Court of Appeals of New York
452 N.E.2d 1228 (1983)
In Matter of Wilson, 87 A.D.2d 98 (1982), Clark Wilson’s will directed his estate to be held in trust, with trust income to be provided as college scholarships to men, who were to be nominated by the local school district’s superintendent. In Matter of Johnson, Edwin Johnson’s will left his estate in trust, with trust income to be provided as college scholarships to men, who were to be selected by the school district’s board of education and the high school principal. In both cases, the school districts stopped cooperating with the trustees after complaints were made that the trust terms were discriminatory. In Matter of Wilson, the trustee (plaintiff) brought an action to determine the validity of the trust provision. The lower court found that the school superintendent's actions did not implicate the Fourteenth Amendment or violate any federal statute regarding sexual discrimination, and ordered the trustee to continue administering the trust. The Appellate Division found that administering the trust according to its stated terms was impossible, and applied the cy pres doctrine to strike the provision permitting the school superintendent to certify the names of qualified candidates for the scholarship, instead permitting the candidates to apply directly to the trustee. In Matter of Johnson, the executrix of the will, the board of education, and the U.S. Attorney General stipulated to changing the word “men” in the will to “persons.” The Attorney General brought an action to construe this portion of the will. The lower court refused to reform the trust according to the stipulation, and instead found that the testator’s intent would be better implemented by replacing the school district with a private trustee. The Appellate Division reversed, and applied the cy pres doctrine to reform the trust and eliminate the gender restriction. Both cases were consolidated on appeal.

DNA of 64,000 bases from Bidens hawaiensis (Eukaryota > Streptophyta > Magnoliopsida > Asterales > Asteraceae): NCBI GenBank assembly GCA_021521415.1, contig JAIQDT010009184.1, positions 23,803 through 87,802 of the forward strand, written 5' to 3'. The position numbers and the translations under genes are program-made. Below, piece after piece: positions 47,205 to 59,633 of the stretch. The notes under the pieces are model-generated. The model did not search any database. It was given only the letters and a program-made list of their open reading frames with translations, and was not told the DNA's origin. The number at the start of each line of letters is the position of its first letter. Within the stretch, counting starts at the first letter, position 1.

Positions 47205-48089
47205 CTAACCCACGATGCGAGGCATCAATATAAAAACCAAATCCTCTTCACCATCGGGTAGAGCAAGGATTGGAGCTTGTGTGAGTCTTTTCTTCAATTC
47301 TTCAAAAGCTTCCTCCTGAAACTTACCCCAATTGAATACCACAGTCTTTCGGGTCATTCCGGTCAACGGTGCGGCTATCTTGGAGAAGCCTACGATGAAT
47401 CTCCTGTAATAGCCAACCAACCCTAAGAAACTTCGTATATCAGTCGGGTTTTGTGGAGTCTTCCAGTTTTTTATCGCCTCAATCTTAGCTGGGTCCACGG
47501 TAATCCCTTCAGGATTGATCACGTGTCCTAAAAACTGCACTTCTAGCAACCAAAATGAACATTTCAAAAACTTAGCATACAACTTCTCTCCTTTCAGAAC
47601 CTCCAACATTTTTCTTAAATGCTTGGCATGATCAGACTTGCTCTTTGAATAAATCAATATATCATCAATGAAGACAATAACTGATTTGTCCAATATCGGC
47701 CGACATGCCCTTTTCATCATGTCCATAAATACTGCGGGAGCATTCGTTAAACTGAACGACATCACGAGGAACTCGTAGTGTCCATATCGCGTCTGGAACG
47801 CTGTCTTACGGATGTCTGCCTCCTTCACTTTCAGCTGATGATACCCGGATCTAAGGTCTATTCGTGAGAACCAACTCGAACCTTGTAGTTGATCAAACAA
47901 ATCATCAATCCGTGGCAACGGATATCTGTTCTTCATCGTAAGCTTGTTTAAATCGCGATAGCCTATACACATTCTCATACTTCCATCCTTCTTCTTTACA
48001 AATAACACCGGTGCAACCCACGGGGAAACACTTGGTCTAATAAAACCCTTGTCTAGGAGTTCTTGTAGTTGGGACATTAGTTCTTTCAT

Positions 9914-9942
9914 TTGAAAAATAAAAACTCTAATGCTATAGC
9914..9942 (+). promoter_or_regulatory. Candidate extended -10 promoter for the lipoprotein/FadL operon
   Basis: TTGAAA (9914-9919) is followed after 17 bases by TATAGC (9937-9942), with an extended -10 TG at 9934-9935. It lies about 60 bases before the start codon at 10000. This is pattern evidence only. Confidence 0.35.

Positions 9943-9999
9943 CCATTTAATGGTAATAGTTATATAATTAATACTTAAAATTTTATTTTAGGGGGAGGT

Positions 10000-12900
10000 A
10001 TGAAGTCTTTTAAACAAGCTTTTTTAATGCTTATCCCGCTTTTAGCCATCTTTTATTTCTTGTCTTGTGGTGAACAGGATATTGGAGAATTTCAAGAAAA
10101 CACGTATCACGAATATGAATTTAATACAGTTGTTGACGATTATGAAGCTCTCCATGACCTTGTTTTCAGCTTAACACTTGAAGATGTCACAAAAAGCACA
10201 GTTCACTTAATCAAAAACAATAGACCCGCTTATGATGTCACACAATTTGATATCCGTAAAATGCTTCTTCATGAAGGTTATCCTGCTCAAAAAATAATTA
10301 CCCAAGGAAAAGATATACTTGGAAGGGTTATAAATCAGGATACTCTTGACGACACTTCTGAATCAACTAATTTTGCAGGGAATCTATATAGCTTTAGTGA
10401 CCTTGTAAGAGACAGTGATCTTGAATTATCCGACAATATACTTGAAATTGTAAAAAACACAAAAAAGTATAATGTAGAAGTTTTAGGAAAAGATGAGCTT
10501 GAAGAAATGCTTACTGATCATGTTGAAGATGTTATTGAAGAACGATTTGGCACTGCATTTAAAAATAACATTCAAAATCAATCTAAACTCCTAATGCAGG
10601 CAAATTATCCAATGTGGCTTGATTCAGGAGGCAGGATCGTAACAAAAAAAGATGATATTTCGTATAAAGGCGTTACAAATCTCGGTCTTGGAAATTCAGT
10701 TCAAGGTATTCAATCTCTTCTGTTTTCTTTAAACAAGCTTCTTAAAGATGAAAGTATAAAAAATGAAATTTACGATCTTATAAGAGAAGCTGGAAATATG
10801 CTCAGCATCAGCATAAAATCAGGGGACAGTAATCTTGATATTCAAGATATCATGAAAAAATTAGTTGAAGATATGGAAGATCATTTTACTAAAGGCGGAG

Rule of Law
Holding and Reasoning (Cooke, C.J.)
Concurrence (Meyer, J.)
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